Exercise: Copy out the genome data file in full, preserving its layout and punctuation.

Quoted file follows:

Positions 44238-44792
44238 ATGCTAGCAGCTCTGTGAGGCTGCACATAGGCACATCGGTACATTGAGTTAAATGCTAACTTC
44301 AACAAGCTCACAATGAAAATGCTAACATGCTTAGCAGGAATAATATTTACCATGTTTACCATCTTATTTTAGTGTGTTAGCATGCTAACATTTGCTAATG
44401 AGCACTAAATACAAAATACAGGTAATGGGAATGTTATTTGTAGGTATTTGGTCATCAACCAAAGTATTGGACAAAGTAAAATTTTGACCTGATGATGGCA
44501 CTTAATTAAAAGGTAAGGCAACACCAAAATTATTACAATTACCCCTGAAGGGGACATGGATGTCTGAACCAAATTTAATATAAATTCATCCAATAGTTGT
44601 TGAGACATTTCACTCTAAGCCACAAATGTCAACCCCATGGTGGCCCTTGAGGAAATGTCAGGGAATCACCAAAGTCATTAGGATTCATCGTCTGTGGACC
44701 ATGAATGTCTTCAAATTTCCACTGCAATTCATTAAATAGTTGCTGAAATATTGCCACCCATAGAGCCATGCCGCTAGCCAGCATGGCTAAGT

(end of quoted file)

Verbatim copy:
Positions 44238-44792
44238 ATGCTAGCAGCTCTGTGAGGCTGCACATAGGCACATCGGTACATTGAGTTAAATGCTAACTTC
44301 AACAAGCTCACAATGAAAATGCTAACATGCTTAGCAGGAATAATATTTACCATGTTTACCATCTTATTTTAGTGTGTTAGCATGCTAACATTTGCTAATG
44401 AGCACTAAATACAAAATACAGGTAATGGGAATGTTATTTGTAGGTATTTGGTCATCAACCAAAGTATTGGACAAAGTAAAATTTTGACCTGATGATGGCA
44501 CTTAATTAAAAGGTAAGGCAACACCAAAATTATTACAATTACCCCTGAAGGGGACATGGATGTCTGAACCAAATTTAATATAAATTCATCCAATAGTTGT
44601 TGAGACATTTCACTCTAAGCCACAAATGTCAACCCCATGGTGGCCCTTGAGGAAATGTCAGGGAATCACCAAAGTCATTAGGATTCATCGTCTGTGGACC
44701 ATGAATGTCTTCAAATTTCCACTGCAATTCATTAAATAGTTGCTGAAATATTGCCACCCATAGAGCCATGCCGCTAGCCAGCATGGCTAAGT